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Junk Foods that are Good for You!

A recent study, proved that certain junk foods contain good amounts of anti-oxidants that can in fact be good for the heart. Whole-wheat crackers can be a healthy evening snacks :-

While it isn’t recommended that one must thrive on these foods but indulging in some of them in limit, of course, may do you a whole lot of good.

Some examples of these junk foods are given below:

Popcorn: It may be the best accompaniment for movies but popcorn also helps curb the evening snack craving. A bowl of home-made popcorn is even better as it is low on calories and high on anti-oxidants.

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Dark chocolate brownies: Yes, it is indeed good news especially for people with a sweet tooth. Dark chocolate is proven to be good for the heart and if it is paired with a whole wheat brownie and some nuts, it becomes rich in fibre as well.

Dark chocolate bars: Due to the high amounts of antioxidants in dark chocolate, it has health benefits such as lowering blood pressure as well as decreasing the risk of heart disease if you eat around a 100 grams a day.

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Crackers: There are many kinds of whole-wheat crackers available, which can be a good and healthy evening munch without the side-effects that other junk foods bring.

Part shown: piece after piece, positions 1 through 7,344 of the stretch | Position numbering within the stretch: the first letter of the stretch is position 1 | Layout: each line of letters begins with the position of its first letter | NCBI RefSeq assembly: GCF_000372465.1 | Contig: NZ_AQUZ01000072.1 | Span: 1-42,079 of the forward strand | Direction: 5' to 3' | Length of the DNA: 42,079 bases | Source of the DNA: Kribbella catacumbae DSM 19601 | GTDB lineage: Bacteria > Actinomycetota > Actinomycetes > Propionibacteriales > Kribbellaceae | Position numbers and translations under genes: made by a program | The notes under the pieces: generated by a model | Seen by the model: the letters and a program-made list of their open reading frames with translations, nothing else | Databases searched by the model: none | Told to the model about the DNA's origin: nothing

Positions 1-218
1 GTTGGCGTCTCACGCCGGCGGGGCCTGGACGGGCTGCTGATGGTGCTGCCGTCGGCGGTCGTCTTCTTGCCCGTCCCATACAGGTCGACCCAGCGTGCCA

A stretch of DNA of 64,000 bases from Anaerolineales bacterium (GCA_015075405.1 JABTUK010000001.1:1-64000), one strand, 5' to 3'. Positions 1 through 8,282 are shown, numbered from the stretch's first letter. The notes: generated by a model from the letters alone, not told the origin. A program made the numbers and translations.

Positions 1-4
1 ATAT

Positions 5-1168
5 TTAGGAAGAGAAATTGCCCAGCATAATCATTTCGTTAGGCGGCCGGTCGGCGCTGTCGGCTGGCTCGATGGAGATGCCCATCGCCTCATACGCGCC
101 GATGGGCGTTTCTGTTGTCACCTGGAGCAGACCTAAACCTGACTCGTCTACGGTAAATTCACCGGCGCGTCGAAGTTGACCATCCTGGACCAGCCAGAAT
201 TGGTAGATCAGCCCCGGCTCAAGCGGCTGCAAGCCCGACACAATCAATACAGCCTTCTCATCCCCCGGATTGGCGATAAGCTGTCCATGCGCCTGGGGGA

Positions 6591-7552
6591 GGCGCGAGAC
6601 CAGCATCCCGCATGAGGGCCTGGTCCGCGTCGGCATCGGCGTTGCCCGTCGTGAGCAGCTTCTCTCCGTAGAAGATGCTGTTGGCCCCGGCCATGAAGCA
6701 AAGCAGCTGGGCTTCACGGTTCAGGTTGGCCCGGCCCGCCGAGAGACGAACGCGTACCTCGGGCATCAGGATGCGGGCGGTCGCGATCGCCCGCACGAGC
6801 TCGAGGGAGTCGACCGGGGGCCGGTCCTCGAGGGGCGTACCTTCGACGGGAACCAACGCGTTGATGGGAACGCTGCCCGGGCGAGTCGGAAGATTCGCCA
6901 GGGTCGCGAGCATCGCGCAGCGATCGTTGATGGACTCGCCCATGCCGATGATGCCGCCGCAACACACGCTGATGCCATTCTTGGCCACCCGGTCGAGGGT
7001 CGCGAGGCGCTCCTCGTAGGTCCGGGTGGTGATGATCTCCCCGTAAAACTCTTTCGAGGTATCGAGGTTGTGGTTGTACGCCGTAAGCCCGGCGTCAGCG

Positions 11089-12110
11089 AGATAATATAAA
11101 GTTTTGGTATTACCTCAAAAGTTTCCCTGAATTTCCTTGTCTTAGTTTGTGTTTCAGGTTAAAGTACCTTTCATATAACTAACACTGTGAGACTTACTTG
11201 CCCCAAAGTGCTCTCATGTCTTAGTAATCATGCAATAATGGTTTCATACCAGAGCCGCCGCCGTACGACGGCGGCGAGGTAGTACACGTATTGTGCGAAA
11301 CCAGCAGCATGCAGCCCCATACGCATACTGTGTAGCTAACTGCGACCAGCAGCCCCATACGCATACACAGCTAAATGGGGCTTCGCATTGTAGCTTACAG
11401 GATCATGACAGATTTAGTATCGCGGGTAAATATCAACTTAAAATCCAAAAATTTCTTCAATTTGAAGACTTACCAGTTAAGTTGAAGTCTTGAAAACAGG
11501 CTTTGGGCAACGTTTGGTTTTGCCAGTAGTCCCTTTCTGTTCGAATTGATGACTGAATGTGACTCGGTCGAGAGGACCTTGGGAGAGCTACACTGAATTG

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Baked snacks : The latest in the snack category are the baked snacks. They are better than fried chips as they contain no oil. Usually made of whole wheat with a dash of spice entertains the tastebuds and proves to be healthy for your body.

Processed cheese: Conjugated linoleic acid is found in many meat, milk, and cheese products. But a recent study concentrates specifically on processed cheese, revealing that CLA contains anti-carcinogenic properties, as well as a possible effective antioxidant. The study says processed cheese contains more CLA than natural cheese, such as cheddar.

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Dry stout beer: Experts say that one pint of this thick and creamy dark beer may be as effective as a low dose of aspirin to improve blood circulation, hence lowering the risk of blood clots and heart attacks. It’s proven to be better than aerated drinks and other types of beer.

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Red wine:
Resveratrol, an ingredient in red wine, effectively decreases life-threatening inflammation. The antioxidants in red wine can also help with preventing heart disease and cancer. For non-drinkers grape juice or even red grapes can be as effective.